My Server has given me only 5 MB of webspace to share my bio and artist statement. As a result, I'm using these links as a hub. Much of my work has been inspired by the masina-wapikini-ganan (rock art paintings, petroglyphs and pictographs) and lately the wiigwaas-sabakoon (birch bark scrolls). The computer screen is a lot like our Anishinaabe traditional mnemonic techniques. Who said that we did not have a writing system? Watch for the Funky-Elder telling his stories when he gets his hands on the augmented reality (AR) technology coming his way! I'll be building miniature movie sets in my living room to let my Firebolt Ensemble play. Who knows? I may have a state-of-the-art movie and recording studio in the industrial park! I'm watching some serious talent out there.


An Ojibwe funky elder, visual and performing artist, award-winning author, storyteller, flute player, new media artist and a Recipient of Queen Elizabeth II’s Diamond Jubilee Medal. He works to fuse Ojibwe and English words into his stories, poetry and spoken word performances, Rene communicates his Ojibwe spiritual heritage to the contemporary world. He was born in the railway town of Nakina in Northwestern Ontario and was raised by his Okomissan grandmother. His education includes: Anishinaabe oral tradition, language, arts and culture. Rene has a diploma in Graphic Design from Sheridan College and a certificate in Creative Writing from the Humber School for Writers. Rene’s body of artwork, stories and his flute improvisations create a strong, expressive, and entertaining presentation for an ever-increasing audience. He also has an active on-line and performing presence as a Funky-Elder and his 'virtual' band, The Firebolt Ensemble.

Artist Statement

I AM AN INDIAN RESIDENTIAL SCHOOL SURVIVOR. MY PERSONAL EXPERIENCES PROFOUNDLY CONTRIBUTE TO MY ARTISTIC WORK AND THESE PAINTINGS RELATE TO MY EXPERIENCES AT THE INDIAN RESIDENTIAL SCHOOLS AND ITS LEGACY. The paintings express my identity (who I am today) and allow me to reconcile with those former teachers, nuns and priests who told me that my Anishinaabe arts and culture were ‘pagan!’, 'dirty!' and ‘evil!’. I was forbidden to write and paint what I was seeking to express to the world, including expressing myself in my Anishinaabe language.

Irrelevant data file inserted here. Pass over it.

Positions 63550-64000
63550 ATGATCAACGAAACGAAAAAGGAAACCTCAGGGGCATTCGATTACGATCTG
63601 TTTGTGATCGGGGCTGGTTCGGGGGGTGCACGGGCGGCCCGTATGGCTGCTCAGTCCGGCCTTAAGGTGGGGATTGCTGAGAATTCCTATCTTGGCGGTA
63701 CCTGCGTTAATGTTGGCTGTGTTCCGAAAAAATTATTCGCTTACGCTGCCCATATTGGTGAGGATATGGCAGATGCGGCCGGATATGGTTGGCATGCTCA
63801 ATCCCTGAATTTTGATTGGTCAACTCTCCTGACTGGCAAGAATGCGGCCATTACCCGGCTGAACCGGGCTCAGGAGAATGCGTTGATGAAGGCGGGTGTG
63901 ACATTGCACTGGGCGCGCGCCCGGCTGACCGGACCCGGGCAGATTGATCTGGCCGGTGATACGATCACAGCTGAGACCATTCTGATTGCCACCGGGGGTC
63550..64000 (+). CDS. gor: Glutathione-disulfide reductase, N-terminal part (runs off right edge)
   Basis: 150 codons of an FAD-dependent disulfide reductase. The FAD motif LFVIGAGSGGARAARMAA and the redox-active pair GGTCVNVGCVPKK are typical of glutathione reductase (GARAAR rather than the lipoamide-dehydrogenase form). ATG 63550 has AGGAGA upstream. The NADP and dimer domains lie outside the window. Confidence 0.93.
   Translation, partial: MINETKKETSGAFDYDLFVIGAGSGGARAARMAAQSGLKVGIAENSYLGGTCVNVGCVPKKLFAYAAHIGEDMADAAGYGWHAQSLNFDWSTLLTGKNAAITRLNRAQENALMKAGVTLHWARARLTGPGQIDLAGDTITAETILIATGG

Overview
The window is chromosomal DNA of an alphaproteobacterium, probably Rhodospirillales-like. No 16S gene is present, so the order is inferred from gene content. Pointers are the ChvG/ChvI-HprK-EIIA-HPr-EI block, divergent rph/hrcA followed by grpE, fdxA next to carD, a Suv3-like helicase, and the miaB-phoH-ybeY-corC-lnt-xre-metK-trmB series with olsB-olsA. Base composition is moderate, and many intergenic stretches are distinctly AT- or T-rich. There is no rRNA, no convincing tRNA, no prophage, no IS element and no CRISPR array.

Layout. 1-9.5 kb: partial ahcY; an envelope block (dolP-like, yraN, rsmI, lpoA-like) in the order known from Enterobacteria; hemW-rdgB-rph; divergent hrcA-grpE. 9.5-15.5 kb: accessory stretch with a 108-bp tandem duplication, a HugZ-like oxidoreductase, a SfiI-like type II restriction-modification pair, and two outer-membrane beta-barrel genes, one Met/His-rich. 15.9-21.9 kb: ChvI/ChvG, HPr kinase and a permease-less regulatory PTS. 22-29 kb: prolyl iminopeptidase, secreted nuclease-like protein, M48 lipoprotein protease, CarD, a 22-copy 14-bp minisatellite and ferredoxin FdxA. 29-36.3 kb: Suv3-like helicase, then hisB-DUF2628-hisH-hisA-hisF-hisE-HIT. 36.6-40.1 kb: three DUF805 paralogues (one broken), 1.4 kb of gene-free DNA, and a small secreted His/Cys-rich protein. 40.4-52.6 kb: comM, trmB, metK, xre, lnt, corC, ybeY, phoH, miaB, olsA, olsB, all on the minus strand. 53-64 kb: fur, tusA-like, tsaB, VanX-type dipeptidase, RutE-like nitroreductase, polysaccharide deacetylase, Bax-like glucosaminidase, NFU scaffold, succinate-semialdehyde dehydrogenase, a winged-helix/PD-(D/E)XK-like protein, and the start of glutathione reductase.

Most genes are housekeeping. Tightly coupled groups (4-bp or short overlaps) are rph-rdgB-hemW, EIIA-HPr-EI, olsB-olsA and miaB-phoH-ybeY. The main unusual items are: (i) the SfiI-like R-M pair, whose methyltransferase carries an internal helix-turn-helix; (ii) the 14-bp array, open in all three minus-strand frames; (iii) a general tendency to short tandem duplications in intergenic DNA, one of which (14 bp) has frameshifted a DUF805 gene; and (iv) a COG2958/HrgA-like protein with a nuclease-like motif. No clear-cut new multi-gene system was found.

My body of work reflects the impact of my Residential School experiences, and resonates with fellow Survivors and their families. It’s a healing tool for communities and individuals. I believe that truth and healing will evolve and emerge from the art process itself. What else is art other than the reflection of our deepest spirit, our souls and the resilience of our valid, uncut being.

The dictionary defines reconciliation as ‘making friendly again after an estrangement; to harmonize; to make compatible’. Painting is a contemplative and cathartic experience for me, and seeks to answer many questions that I am struggling with:  Who am I reconciling with? What am I trying to reconcile? How do I achieve this reconciliation? Reconciliation exposes many feelings and emotions:  resistance, remembrance, shame, pain, resilience, rejuvenation, healing, pride, identity, and finally the restoration and integration of my Anishinaabe arts and culture with my current urban life style.

I am hoping that through my art I will learn to forgive and reconcile with my family, my ancestors, my teachers, the church, the government, my own arts and culture and the non-Native arts community. How do I forgive? Where do the apologies come from and how do they affect me? How do I portray how cultural oppression and cultural genocide impacted my life?
In addressing all these issues, I draw on the traditional symbols, signs, meanings, teachings and oral tradition of my Anishinaabe nookomis (grandmother). The medicine circle, the wiigwaas'sabakoon (birch bark scrolls), Masinawapikiniganan (rock art paintings, petroglyphs, pictographs), legends and improvised vocals that I heard as a child are integrated and re-born on the canvas. I am rooted in these teachings.

I do not describe my art form as pure Woodland style. I paint alternative portraiture in a semi-abstract style and often use historical and current photographs as a reference point. The backgrounds are painted with unique Anishinaabe symbolism to enhance my style, theme and colours.

The Anishinaabe language is highly visual. The images I paint tell a story. My art integrates the traditional and the contemporary — to bring together the past generations and the future generations. My art show and performances are ultimately a celebration of the resilient spirit, and an example of how the Anishinaabe arts can inspire, enlighten, elevate, and heal.

Please, click Flickr for my Anishinaabe digital paintings.

Featured Artwork



This piece titled Patience took 5 years to paint. It was the most frustrating thing. I'd throw the canvas on the floor, lean it somewhere in the dark corner, re-work it many times over until I decided to gesso it. I was going to paint a new piece but as I was scrubbing the painting off, an image of a woman appeared communicating with a fish. This piece inspired a box of greetings cards, prints, t-shirts and plaques. Thus, the title of the painting: Patience.